· Disease-modifying anti-rheumatic drugs (DMARDS)
People with severe psoriatic arthritis are often given disease modifying anti-rheumatic drugs (DMARDs). DMARDs try to stop psoriatic arthritis from getting worse. They can take about one to three months before they make a difference in pain and swelling. The following is a list of the common DMARDS:
1. gold salts
4. leflunomide (Arava®)
Corticosteriods are potent anti-inflammatory medications. They are indicated mostly for severe swelling. While prednisone is an oral steroid that can be taken, other steroids may be injected directly into the affected joint. There are numerous side effects with prolonged oral use of this medication. Some common side effects include weight gain and osteoporosis. Injected steroids also carry risks, including infection, bleeding, and potentially ligament or tendon damage. Always discuss the pros and cons of any medication or procedure with your physician prior to the medication or procedure.
· Biologic Response Modifiers (“Biologics”)
Biologics are DMARDs that are made up of genetically changed proteins based on substances that are normally in the body. They work by blocking specific parts of the immune system, called cytokines, which play a role in causing psoriatic arthritis. These should be taken with caution as a patient’s immune system can be compromised.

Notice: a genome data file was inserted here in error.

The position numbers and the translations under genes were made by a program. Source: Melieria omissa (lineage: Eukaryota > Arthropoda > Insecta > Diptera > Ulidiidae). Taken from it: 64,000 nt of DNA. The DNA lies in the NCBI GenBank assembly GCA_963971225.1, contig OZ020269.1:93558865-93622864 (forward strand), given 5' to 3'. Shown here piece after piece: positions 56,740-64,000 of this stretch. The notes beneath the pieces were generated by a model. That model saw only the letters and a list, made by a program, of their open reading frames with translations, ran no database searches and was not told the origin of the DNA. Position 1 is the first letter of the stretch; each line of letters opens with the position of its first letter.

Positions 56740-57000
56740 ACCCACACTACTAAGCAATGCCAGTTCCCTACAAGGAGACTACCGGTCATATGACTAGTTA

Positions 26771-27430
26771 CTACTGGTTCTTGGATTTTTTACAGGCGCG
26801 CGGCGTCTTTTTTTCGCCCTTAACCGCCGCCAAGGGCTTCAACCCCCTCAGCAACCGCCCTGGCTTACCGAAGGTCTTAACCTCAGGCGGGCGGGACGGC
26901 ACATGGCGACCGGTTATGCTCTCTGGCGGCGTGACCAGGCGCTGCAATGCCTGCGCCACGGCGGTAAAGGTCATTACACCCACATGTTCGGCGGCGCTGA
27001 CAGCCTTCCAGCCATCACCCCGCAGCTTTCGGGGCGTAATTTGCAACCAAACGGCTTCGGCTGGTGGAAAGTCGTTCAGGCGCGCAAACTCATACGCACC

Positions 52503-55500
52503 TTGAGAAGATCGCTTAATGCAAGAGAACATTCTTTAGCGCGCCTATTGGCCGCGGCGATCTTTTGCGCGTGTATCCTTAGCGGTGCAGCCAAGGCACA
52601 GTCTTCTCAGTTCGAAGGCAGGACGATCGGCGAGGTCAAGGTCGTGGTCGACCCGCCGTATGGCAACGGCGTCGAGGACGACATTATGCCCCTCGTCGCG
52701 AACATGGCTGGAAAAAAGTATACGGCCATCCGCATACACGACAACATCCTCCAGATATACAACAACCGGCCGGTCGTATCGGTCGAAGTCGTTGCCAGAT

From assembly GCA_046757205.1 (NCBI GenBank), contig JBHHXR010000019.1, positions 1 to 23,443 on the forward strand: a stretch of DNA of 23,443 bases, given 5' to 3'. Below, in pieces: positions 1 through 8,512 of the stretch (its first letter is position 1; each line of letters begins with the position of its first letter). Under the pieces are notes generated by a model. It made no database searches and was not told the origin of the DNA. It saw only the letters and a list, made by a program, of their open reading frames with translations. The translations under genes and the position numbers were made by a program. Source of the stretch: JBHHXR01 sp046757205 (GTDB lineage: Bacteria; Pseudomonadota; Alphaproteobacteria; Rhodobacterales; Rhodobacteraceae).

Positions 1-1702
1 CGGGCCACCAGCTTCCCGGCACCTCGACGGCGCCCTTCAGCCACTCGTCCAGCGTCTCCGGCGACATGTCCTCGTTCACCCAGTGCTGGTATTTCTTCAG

What else can a patient do to reduce joint damage?
Exercise! This helps to reduce pain, and maintain a healthy weight to prevent additional stress on the affected joints. However, a doctor’s guidance is needed for the appropriate exercise program to be implemented. An anti-inflammatory diet under the direction of your doctor and nutritionist can also be helpful.
What else can be done for psoriatic skin conditions?
· Use lotions and creams to prevent dry skin (lanolin cream, mineral oil, petroleum jelly, cocoa butter)
· Avoid strong soaps with perfumes
· Use a humidifier in your home
· Light therapy, which combines a prescription medicine called psoralen, either in tablet form or added to a bath, with exposure to type A ultraviolet light
· See a dermatologist for further evaluation
Other techniques to help relieve pain/relax muscles:
Applying heat helps relax aching muscles, and reduces pain and soreness. Therefore patients may feel better after taking a hot shower. On the other hand, patients may feel better applying cold, which may help reduce the pain and swelling. Therefore patients may feel better after applying an ice pack on the area that is sore.
When is surgery indicated?
The doctor may recommend surgery if there is severe joint degeneration. Damaged joints are replaced with synthetic (man-made) joints. This may be only indicated for patients with advanced psoriatic arthritis. Ultimately, it may improve range of motion and function.
Authors: Ajay Nemade, B.A., Robert Wood Johnson Medical School, Piscatway, NJ.
Joseph E. Herrera, D.O., Mount Sinai Hospital, New York City, NY